However, according to Thuon, the use of magic was

not seen during the Angkorean Period (802-1431). He said the Angkorians relied

on physical and economic strength to broaden their empire.

Many Khmer

fighters in the post-Angkorean period resorted to magic because they could no

longer depend on their own strength, he said.

In 1866, Po Kambo, one of

the first Khmer protesters against French colonial rule, led a struggle in Rong

Damrey province in Kampuchea Krom. "Po Kambo knew the magic words with admirable

effectiveness to turn away bullets," wrote Sou Chamreon in 1971 in a book

History of the Struggle of the Khmer Heroes in the 19th Century.

"The

bullets from the French army... hit Po Kambo the most, but they could not make

him fall down. Even other fighters survived thanks to the power of his magic,"

the book reads.

Also in the late 19th century, two other anti-French

protesters, Achar Svar and Kralahom Kong, used magic, according to

Thuon.

Thuon said Kralahom Kong was both fire and bullet-proof. Kralahom

Kong could not be killed when the French tied him to a ship's smokestack in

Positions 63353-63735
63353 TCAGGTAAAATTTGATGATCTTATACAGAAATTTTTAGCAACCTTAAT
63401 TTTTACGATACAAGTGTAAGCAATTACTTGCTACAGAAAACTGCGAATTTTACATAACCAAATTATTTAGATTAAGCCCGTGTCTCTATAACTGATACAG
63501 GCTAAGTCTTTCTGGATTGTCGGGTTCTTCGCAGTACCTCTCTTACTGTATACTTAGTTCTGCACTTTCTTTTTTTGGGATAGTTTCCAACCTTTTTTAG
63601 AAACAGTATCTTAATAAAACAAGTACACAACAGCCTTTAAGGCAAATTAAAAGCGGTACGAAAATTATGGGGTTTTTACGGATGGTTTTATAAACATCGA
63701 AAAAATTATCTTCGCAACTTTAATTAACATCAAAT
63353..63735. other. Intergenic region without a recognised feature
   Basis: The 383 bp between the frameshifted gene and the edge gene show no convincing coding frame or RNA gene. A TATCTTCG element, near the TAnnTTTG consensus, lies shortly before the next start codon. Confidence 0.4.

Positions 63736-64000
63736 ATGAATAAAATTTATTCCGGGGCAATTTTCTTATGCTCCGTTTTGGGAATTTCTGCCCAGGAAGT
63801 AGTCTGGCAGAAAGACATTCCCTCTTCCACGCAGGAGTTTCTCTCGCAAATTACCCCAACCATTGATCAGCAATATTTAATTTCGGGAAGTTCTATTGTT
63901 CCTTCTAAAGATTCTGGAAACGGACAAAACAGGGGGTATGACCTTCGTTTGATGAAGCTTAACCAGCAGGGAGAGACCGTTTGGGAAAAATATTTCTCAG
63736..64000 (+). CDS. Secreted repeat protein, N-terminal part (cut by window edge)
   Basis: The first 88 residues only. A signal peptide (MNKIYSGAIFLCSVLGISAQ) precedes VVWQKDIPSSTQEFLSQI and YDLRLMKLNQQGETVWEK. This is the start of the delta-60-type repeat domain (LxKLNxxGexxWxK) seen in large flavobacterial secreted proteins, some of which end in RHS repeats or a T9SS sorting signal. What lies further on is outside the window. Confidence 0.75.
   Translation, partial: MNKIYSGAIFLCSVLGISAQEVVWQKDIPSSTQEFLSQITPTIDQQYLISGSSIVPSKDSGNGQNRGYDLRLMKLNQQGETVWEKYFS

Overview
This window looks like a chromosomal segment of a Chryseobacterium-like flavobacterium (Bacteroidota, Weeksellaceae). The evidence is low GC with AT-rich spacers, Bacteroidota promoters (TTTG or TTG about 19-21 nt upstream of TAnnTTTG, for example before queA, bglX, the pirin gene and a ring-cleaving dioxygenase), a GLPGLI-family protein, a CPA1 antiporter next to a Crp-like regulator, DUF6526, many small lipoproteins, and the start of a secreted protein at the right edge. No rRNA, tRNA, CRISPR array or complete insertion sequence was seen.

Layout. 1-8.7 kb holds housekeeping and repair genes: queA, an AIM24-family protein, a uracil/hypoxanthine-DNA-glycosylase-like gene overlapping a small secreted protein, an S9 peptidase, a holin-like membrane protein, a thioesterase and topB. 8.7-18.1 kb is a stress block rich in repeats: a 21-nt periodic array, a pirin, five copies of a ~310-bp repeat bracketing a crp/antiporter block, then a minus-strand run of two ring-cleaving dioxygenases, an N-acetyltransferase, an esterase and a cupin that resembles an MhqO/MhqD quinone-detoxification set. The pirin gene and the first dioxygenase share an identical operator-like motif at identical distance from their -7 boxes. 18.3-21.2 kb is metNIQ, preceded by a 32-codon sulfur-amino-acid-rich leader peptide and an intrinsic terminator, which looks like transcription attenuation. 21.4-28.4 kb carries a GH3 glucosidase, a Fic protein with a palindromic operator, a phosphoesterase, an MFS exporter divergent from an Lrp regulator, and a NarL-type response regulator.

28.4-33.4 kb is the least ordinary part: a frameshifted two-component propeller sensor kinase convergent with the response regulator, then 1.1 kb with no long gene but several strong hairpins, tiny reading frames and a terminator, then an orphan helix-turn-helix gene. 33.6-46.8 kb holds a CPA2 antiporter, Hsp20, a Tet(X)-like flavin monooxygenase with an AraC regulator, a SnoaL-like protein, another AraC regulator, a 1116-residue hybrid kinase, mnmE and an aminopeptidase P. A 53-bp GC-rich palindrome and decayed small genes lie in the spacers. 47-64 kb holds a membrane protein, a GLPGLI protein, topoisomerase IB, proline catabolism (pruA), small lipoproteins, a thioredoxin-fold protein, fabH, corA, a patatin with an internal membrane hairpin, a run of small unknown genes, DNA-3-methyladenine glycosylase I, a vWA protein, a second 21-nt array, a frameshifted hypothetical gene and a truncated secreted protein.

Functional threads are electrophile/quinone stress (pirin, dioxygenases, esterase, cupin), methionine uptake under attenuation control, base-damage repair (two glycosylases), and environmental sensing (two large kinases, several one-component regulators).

front of the Royal Palace, he said.

Chuop Lab, a 70-year-old kru on

Crocodile Mountain, said those with poor memories had magic words tattooed on

their bodies.

Those wanting to learn magic protective words had to first

prepare a set of baysey (sections of a banana tree), white cloth, candles,

incense sticks and some money. They return home to memorize and meditate on the

words.

Lab said magic lore was not passed down from generation to

generation.

According to Miech Ponn, chief of the Buddhist Institute's

Khmer Customs Research Office (KCRO), tattoos, yons and magic words were all

Pali or Sanskrit.

People would get a yon if they could not remember the

magic words. Likewise, they would get a tattoo in case they lost their yon. But